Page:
Protein Inhibits Atherosclerosis

Discovery could lead to treatments for this potential killer

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By
HealthDay Reporter

THURSDAY, April 10, 2003 (HealthDayNews) -- Researchers have discovered a protein that helps stave off atherosclerosis in mice.

What's more, the human cancer drug Gleevec seems to work as a surrogate for the protein in mice who lacked the compound.

The real value of the research may lie in what it contributes to our body of knowledge of atherosclerosis, rather than any direct treatment for the condition, commonly known as hardening of the arteries.

The study appears in the April 11 issue of Science.

"This is one of a hundred articles that are going to begin to tease away the various complex mechanisms that allow the blood vessel to repair itself if it's injured," says Dr. Richard Stein, chief of cardiology at Brooklyn Hospital Center in New York City and a spokesman for the American Heart Association.

"That's a normal biological process, but we're learning that all of these processes, if they're not properly modulated, will go on to cause atherosclerosis inside the wall of the artery," he says.

Atherosclerosis occurs when plaque -- made up of fatty compounds, cholesterol and other substances -- builds up inside an artery. Sometimes, enough plaque accumulates to disrupt blood flow. More often, pieces can break off to form dangerous blood clots that can cause heart attacks or strokes.

The body's natural response to high cholesterol levels is to dispatch a growth factor which, in turn, summons smooth muscle cells to thicken and harden the arteries so they can continue to withstand the constant pressure and stress of flowing blood. As long as the process is regulated, all's well. But too much growth factor makes the problem worse.

"Platelet-derived growth factor is a normal part of repair if the wall is injured. But overstimulation of this will cause progression" of atherosclerosis," Stein says.

As the authors of the current study discovered, a protein called LRP1 can bind with the growth factor's receptor to inhibit this process.

"This was the first evidence of a new role for that receptor. It's a completely different function," says Philippe Boucher, lead author of the study and a postdoctoral researcher at the University of Texas Southwestern Medical Center at Dallas.

"When LRP1 is not there, the pathway is not regulated. Then you have this migration and proliferation of cells that we observed. On top of that, if you give a high-fat diet, mice develop a hypersensitivity to developing atherosclerosis," he says.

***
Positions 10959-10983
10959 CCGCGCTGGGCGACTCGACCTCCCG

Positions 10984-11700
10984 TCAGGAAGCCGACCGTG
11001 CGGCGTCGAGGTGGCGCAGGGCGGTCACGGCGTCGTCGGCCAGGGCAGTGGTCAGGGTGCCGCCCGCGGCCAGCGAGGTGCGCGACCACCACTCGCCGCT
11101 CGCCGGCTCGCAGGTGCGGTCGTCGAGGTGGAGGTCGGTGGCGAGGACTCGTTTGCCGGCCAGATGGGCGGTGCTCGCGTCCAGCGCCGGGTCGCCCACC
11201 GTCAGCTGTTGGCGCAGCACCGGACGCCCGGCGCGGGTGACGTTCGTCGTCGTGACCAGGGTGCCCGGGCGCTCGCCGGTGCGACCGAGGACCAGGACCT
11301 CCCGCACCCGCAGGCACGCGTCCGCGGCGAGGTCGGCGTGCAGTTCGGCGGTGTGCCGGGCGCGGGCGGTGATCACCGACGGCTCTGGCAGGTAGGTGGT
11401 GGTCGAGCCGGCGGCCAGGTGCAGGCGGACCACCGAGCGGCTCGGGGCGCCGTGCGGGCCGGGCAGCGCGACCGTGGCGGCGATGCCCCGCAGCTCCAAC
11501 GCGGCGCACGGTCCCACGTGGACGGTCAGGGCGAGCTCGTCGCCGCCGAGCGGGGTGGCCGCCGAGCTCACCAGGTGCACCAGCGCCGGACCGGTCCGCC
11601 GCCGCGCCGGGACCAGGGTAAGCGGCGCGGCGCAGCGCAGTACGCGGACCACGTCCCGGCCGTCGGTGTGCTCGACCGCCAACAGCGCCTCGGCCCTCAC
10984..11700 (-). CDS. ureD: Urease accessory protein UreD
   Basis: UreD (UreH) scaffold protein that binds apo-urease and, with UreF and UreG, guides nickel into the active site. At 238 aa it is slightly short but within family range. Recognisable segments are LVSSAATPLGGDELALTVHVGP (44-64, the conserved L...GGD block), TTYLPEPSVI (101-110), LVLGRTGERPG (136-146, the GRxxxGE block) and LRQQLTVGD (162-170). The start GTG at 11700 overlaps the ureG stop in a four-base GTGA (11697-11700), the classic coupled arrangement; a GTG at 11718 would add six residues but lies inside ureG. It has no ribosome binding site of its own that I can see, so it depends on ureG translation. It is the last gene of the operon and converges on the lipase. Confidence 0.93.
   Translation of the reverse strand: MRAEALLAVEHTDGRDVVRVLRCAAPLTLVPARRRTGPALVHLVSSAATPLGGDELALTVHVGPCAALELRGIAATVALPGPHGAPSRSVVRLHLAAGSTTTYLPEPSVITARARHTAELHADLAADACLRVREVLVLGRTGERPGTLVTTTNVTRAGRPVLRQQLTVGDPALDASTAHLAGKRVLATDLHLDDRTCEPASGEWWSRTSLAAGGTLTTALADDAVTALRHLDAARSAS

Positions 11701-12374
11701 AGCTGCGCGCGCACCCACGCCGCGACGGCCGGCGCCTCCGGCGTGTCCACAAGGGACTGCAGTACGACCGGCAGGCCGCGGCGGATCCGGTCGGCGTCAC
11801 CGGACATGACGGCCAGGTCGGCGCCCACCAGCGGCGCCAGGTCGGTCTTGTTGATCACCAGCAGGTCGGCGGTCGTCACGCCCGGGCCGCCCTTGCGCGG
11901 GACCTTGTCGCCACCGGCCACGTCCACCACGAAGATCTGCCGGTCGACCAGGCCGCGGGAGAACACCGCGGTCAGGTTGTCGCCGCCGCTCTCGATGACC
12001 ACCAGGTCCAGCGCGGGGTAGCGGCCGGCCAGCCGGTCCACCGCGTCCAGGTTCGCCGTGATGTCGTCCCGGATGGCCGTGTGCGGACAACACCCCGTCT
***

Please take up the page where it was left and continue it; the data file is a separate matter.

Boucher and his colleagues looked at mice who had been genetically engineered not to have the LRP1 protein. Sure enough, the absence of the protein allowed the growth factor to go wild and led to an excessive buildup of smooth muscle cells.

When the drug Gleevec was given to the mice, the excessive proliferation of smooth muscle cells subsided. The drug seemed to have a protective effect even when the mice were fed a high-cholesterol diet. Gleevec was originally developed for conditions related to atherosclerosis, but has been found to be much more successful in treating different human cancers, particularly chronic myeloid leukemia.

"Gleevec basically inhibits the activation of smooth muscle cell receptors so it acts a little bit like LRP1," Stein says. "It prevented the enhancement of atherosclerosis in mice."

The research is especially important if your goal is to have healthier, longer-living mice, particularly if those mice eat badly, Stein quips. But it's not ready for human prime time.

"They've shown that it works in this strange, genetically modulated mouse, but there's no evidence that people lack that protein," Stein says.

The first hurdle is to find out if the right process has been pinpointed, Boucher says.

"Gleevec is doing a lot of things besides blocking the pathway, so to make sure this is really the pathway that is disrupted in those animals, we need to genetically block the pathway," he says.

And then even more animal studies are needed before human studies can be attempted.

"If we were going to find a magic drug or natural ingredient, probably we would have found it already. That's not the way we're going to work our way out of this problem," Stein says.

"We're going to do that by understanding the biology of vascular growth repair and atherosclerosis and knowing enough to intervene in a delicate, precise surgical manner in that process so as to inhibit atherosclerosis but not damage the normal repair processes that are built into vessels. These are important first steps."

More information

For more on atherosclerosis, visit the American Heart Association or the International Atherosclerosis Society.

SOURCES: Philippe Boucher, Ph.D., postdoctoral researcher, University of Texas Southwestern Medical Center, Dallas; Richard Stein, M.D., spokesman, American Heart Association, professor, clinical medicine, Weill Cornell Medical Center, and chief, cardiology, Brooklyn Hospital Center, both in New York City; April 11, 2003, Science

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